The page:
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unlikely to lead to any probative evidence, and we cannot hold
that the district court abused its discretion in so ruling.
Further, there is no evidence or accusation that the
defendants’ discovery omissions were intentional. Given the
district court’s broad discretion regarding sanctions, Lane’s
failure to show prejudice from the discovery violations, and the
lack of intentional misconduct, we find no error in the district
court’s denial of Lane’s motion for sanctions.
3. Motion for a New Trial
Lane also appeals the district court’s denial of her motion
for a new trial, arguing that the jury verdict was against the
weight of evidence. Our review of a district court’s denial of
such a motion is extremely limited. Daskalea v. Dist. of
Columbia, 227 F.3d 433, 443 (D.C. Cir. 2000). The district
court’s consideration of such a motion and our consideration of
the district court’s denial begins with the proposition that a jury
verdict stands “unless the evidence and all reasonable inferences
that can be drawn therefrom are so one-sided that reasonable
men and women could not disagree on the verdict.” Czekalski
v. LaHood, 589 F.3d 449, 456 (D.C. Cir. 2009) (internal
quotation marks omitted). In urging that we should nonetheless
reverse the district court’s denial of the motion, appellant relies
heavily on a single piece of evidence—the police camera video.
Lane argues that the video evidence clearly shows that
Briscoe was not carrying a gun. Therefore, Lane reasons, a jury
verdict resting on the conclusion that Officer Leo reasonably
believed that he saw a gun was against the weight of the
evidence. Lane supports her contention by arguing that Officer
Leo reviewed the video frame-by-frame during trial and testified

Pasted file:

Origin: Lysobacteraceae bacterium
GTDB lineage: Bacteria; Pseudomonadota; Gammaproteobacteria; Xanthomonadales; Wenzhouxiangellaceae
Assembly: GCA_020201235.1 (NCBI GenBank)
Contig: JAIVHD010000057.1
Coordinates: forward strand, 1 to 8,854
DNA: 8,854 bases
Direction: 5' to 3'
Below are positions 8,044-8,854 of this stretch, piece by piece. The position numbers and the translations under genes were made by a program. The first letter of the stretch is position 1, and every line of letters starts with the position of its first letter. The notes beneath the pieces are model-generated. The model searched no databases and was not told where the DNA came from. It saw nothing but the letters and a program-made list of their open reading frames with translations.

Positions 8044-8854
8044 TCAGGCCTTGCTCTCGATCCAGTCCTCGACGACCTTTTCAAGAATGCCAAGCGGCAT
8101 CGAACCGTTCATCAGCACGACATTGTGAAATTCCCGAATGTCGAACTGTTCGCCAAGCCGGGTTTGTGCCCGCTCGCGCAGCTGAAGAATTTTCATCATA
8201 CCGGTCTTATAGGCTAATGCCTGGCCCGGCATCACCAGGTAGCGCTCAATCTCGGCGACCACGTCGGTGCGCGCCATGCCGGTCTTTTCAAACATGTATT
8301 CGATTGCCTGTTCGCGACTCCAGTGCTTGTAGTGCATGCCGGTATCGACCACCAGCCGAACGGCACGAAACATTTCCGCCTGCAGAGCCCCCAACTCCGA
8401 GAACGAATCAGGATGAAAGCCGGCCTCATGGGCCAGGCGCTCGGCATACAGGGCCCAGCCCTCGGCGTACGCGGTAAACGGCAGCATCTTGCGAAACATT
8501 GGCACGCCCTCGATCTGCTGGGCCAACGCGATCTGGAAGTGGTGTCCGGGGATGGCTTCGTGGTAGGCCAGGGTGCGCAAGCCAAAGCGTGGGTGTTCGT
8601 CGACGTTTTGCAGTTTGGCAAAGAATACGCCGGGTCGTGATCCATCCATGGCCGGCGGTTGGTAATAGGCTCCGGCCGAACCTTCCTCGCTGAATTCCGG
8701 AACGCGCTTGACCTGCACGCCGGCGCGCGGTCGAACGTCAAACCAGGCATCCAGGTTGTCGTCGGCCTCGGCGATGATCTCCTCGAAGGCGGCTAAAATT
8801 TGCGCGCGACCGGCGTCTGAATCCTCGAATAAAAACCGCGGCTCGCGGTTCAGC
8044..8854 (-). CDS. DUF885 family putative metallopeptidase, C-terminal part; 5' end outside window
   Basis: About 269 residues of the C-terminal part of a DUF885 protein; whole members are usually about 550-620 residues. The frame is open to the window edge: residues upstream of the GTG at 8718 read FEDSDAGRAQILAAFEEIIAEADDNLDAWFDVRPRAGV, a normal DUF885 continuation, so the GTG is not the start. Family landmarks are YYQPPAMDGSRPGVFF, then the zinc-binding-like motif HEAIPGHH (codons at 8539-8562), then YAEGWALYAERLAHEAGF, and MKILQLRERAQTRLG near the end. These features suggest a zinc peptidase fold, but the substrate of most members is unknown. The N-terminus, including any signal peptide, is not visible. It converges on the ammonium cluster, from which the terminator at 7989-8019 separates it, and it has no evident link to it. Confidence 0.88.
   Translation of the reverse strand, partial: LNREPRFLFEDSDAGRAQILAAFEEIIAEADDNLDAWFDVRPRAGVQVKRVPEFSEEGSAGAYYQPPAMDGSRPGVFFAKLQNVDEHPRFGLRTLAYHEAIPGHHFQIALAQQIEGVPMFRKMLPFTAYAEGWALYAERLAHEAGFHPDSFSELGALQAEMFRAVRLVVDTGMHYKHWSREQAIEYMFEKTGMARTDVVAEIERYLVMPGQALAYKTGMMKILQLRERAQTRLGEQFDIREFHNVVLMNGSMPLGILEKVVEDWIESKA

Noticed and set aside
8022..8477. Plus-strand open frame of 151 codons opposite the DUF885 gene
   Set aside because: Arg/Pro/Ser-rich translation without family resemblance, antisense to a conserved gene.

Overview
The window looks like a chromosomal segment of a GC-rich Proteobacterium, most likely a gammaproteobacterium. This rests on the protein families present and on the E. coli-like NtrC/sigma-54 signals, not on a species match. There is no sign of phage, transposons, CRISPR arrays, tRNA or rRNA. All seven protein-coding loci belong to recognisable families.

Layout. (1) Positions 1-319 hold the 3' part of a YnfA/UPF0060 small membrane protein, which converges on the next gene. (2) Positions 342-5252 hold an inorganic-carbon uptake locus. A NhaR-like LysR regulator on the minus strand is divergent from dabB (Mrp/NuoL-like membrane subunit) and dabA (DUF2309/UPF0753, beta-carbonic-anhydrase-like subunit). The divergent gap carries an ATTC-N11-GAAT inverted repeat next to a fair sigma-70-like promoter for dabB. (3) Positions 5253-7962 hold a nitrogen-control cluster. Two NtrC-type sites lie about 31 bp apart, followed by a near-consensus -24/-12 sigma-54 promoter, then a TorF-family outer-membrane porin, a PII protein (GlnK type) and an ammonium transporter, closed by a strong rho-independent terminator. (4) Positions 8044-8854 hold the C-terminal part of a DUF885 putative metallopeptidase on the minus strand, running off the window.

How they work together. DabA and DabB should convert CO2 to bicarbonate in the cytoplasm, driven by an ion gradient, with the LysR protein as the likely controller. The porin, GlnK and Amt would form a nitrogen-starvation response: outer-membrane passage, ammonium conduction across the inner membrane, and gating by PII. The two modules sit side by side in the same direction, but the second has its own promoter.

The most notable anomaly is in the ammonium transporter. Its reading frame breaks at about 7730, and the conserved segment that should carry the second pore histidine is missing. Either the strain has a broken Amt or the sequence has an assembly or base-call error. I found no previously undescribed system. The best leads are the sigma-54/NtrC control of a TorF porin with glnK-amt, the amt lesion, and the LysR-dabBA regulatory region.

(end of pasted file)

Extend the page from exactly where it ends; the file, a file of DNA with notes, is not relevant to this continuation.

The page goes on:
that he did not see anything in Briscoe’s hands. Further, Lane
argues that no evidence was presented at trial that Lane was
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carrying or possessed a BB gun except for Officer Sheehan’s
testimony that Briscoe said “it wasn’t even real” after he was
shot. Advancing her theory that the BB gun was planted, Lane
argues that Officers Katz, Leo, Torres, and Sheehan impeached
themselves by saying no items were moved or touched at the
In denying the motion for a new trial, the court noted the
following additional evidence was presented to the jury: Officers
Leo and Torres testified that they saw Briscoe holding a gun, the
BB gun recovered from the scene, and the video. The jury was
shown the video and was able to make their own determination
regarding the credibility of the officers’ testimony and whether
Briscoe appeared to have in his hand a cell phone, a shadow, or
a gun. The district court did not abuse its discretion in denying
Lane’s motion for a new trial and we affirm.
B. Summary Judgment
Finally, Lane appeals the district court’s partial grant of
summary judgment and the dismissal of her failure-to-train and
negligent training claims against the District. Summary
judgment is appropriate when the moving party demonstrates
that “there is no genuine dispute as to any material fact and the
movant is entitled to judgment as a matter of law.” Fed. R. Civ.
P. 56(a). In determining whether a genuine issue of material
fact exists, the court must view all facts, and draw all reasonable
inferences, in the light most favorable to the party opposing the